0.01% 370M org.apache.lucene.codecs.lucene90.Lucene90PostingsReader#newTermState()
      0.01% 366M org.apache.lucene.codecs.lucene90.Lucene90PostingsReader$BlockImpactsDocsEnum#<init>()
      0.01% 352M org.apache.lucene.codecs.lucene90.blocktree.SegmentTermsEnum#<init>()
      0.01% 349M org.apache.lucene.queryparser.charstream.FastCharStream#GetImage()
      0.01% 322M org.apache.lucene.codecs.lucene90.blocktree.IntersectTermsEnumFrame#load()
      0.01% 317M org.apache.lucene.codecs.lucene90.ForUtil#<init>()
      0.01% 295M org.apache.lucene.store.MemorySegmentIndexInput#buildSlice()
      0.01% 261M org.apache.lucene.codecs.lucene90.Lucene90PostingsReader$BlockImpactsPostingsEnum#<init>()
      0.00% 240M org.apache.lucene.codecs.lucene90.compressing.Lucene90CompressingStoredFieldsReader$BlockState#document()
      0.00% 237M java.util.Arrays#copyOfRange()

      (2) the code is much slower than our old MappedByteBuffer code (which simply set position() on the byteBuffer and called the getBytes(byte[], into offset, int length) method)).

      So it looks like there is some problem with escape analysis. It does not matter if we enable tiered compilation or not. The results are similar. With tiered compilation enabled, the garbage created seems to be smaller, but it still creates a lot of that. The JFR output of our old MappedByteBuffer#getBytes() code has the same heap statistics, except the first ones (HeapMemorySegment ) removed.

      Nevertheless, we would like to have utility methods like the example above in MemoryAccess for all array types.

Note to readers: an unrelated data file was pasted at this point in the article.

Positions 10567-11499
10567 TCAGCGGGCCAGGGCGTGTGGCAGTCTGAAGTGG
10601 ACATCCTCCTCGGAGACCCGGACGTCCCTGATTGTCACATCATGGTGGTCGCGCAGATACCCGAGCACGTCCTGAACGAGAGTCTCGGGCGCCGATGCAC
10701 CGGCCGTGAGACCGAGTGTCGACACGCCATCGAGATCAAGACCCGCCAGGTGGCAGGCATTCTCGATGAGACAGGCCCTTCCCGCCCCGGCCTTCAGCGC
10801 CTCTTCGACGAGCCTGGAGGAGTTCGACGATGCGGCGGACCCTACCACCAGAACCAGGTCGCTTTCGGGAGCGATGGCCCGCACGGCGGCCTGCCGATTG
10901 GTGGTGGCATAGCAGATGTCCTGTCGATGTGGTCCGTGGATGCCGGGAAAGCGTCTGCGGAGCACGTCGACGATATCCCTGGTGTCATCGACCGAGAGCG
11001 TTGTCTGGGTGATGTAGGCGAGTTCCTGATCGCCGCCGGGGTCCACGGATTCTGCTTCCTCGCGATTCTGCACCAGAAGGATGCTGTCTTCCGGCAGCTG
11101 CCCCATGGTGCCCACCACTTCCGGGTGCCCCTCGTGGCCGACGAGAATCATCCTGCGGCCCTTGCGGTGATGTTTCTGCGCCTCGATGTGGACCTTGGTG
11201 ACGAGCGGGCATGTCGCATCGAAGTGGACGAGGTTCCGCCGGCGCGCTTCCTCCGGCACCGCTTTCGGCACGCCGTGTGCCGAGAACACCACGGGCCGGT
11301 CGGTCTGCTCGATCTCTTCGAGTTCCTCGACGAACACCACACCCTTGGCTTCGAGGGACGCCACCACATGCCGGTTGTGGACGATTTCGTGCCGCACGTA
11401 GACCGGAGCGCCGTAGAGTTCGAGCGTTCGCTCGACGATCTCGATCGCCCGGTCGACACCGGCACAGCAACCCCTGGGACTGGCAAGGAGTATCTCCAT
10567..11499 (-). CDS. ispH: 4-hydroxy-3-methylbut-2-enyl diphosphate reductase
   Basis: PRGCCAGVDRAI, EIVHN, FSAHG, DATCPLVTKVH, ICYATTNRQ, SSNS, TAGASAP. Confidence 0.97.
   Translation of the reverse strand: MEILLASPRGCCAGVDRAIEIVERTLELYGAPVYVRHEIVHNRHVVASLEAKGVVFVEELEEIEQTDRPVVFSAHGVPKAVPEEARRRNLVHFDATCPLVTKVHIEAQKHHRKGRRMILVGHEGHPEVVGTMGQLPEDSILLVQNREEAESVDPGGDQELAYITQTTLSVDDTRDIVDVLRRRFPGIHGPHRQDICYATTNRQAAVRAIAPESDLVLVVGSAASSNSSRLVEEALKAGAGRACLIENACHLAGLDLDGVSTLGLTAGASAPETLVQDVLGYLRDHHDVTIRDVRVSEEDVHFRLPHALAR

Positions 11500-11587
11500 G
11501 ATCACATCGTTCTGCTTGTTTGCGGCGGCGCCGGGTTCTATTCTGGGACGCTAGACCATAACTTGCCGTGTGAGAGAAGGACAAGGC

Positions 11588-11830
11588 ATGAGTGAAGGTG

Utility methods could also be annotated with @ForecInline or similar, which cannot be done in our code.

      In addition: There is a copy operation missing that takes the byte order and automatically swaps bytes. E.g., for copying from a MemorySegment to a long[] or float[] we have to first check that the endianness of platform fits the data in the file. Therefor it would be good to have a copy method with allows to specify the byte order of the source/target memory segment.

      As mentioned about it is essential to have methods that take offset/length to prevent mess of wrapping. In short: Please add all combinations of System.arrayCopy variants for transferring slices from/to MemorySegments and on-heap arrays.

      WORKAROUND: As workaround, I implemented the following hack:

        private static void copySegmentToHeap(MemorySegment src, long srcOffset, byte[] target, int targetOffset, int len) {
          Objects.checkFromIndexSize(srcOffset, len, src.byteSize());
          theUnsafe.copyMemory(null, src.address().toRawLongValue() + srcOffset,
              target, Unsafe.ARRAY_BYTE_BASE_OFFSET + targetOffset, len);
          //MemorySegment.ofArray(target).asSlice(targetOffset, len).copyFrom(src.asSlice(srcOffset, len));
        }

      When using this code, the performance of our code is identical to the previous code. No object allocations! The JFR statistics on heap allocations look identical to our old code.

      I also implemented another workaround that did a simple for-loop to copy instead of sun.misc.Unsafe. This worked well for small arrays, but was much slower for large arrays (because it does not seem to optimize to do 8-bytes-at-a-time copying).

      Of course this code is not safe, as it does not use ScopedMemoryAccess, but it was enough for performance testing. I propose to add methods like the implementation I did (using ScopedMemoryAccess) to MemoryAccess class. And also add swapping as needed (to adapt byte order).

      Thanks,
      Uwe and Robert Muir (for the Lucene team)

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              Assignee:
              mcimadamore Maurizio Cimadamore
              Reporter:
              uschindler Uwe Schindler
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                Created:
                Updated: